Raced and Gendered Logics of Immigration Law Enforcement in the United States

Citation:

Golash-Boza T. Raced and Gendered Logics of Immigration Law Enforcement in the United States. In: Bosworth M, Parmar A, Vázquez Y Race, Criminal Justice, and Migration Control: Enforcing the Boundaries of Belonging. New York: Oxford University Press ; 2018. pp. 229-244.

Abstract:

This chapter considers how biased policing practices, combined with institutional cooperation between immigration and criminal law enforcement agents, influences broader trends in deportation. Deportation laws in the United States are race- and gender-blind, but their implementation is not. Ninety-four per cent of interior removals involve men, even though women account for 47 per cent of unauthorized immigrants in the United States. And, 88 per cent of interior removals involve people from just four countries: Mexico, Guatemala, Honduras, and El Salvador, even though nationals from these countries only make up 66.3 per cent of unauthorized migrants. An analysis of how deportations happen that puts together on-the-ground practices of policing with immigration law enforcement cooperation helps us to understand these gendered and racialized patterns of deportation. This chapter draws from interviews with 117 deportees in the Dominican, Republic, Jamaica, and Guatemala in 2009 and 2010.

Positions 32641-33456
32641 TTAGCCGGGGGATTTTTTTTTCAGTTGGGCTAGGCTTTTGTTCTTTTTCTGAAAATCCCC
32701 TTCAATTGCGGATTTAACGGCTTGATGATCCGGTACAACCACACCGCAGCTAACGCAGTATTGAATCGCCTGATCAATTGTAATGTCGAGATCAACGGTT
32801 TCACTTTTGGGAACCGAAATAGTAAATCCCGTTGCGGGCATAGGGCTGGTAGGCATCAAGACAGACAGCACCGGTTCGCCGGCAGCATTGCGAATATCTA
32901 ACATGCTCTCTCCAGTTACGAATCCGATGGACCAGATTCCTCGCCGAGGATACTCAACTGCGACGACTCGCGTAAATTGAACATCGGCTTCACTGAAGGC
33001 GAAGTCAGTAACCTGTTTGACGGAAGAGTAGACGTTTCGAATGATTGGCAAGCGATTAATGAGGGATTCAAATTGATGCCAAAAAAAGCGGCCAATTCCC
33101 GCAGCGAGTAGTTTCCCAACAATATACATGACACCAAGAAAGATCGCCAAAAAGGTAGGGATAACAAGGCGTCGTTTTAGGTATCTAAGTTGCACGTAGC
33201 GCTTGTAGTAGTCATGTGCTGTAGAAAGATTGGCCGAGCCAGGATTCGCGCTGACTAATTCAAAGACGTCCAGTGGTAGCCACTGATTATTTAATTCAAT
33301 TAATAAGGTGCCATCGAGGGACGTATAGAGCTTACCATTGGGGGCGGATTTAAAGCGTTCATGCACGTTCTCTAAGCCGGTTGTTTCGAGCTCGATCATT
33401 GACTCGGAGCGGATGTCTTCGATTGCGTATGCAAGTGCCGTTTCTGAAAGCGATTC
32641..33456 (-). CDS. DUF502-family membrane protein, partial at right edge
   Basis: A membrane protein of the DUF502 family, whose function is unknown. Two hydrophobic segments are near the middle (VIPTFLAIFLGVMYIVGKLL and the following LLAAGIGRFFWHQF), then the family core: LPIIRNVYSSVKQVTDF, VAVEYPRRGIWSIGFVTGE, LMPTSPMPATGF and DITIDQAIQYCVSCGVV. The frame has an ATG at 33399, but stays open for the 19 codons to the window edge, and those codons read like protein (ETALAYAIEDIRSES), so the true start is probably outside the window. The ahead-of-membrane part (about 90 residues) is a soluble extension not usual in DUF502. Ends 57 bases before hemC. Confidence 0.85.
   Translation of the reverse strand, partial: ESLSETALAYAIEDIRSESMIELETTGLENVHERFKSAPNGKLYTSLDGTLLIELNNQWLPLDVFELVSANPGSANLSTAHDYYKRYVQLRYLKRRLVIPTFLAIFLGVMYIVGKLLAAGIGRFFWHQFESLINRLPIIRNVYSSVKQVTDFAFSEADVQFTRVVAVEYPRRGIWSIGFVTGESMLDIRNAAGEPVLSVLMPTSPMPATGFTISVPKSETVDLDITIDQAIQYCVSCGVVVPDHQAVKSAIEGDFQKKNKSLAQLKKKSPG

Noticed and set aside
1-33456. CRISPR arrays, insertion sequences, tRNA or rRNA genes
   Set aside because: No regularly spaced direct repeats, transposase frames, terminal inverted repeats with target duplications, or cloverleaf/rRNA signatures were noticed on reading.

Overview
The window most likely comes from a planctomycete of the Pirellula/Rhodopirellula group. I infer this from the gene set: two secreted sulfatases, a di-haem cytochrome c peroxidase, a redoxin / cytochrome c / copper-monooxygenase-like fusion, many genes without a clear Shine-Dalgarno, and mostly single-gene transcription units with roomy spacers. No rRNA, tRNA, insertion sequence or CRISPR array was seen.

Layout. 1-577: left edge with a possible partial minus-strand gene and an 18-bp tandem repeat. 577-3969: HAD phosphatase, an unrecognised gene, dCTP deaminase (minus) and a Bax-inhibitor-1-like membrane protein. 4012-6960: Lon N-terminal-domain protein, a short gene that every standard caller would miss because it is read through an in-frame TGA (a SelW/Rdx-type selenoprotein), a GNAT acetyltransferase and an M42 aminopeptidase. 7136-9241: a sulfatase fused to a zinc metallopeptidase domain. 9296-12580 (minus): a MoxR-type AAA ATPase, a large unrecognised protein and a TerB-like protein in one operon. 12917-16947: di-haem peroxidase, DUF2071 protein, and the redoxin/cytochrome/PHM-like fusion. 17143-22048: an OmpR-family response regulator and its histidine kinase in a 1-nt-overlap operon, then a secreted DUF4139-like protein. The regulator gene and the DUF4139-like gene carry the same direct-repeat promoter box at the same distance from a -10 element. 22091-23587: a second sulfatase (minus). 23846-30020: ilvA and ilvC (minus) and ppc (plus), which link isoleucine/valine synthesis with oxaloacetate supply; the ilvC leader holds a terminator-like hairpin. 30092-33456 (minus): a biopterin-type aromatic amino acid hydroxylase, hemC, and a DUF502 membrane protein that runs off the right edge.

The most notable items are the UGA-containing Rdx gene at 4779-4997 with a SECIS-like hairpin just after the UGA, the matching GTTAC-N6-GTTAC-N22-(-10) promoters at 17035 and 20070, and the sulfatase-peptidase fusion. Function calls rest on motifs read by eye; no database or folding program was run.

See also: All, Deported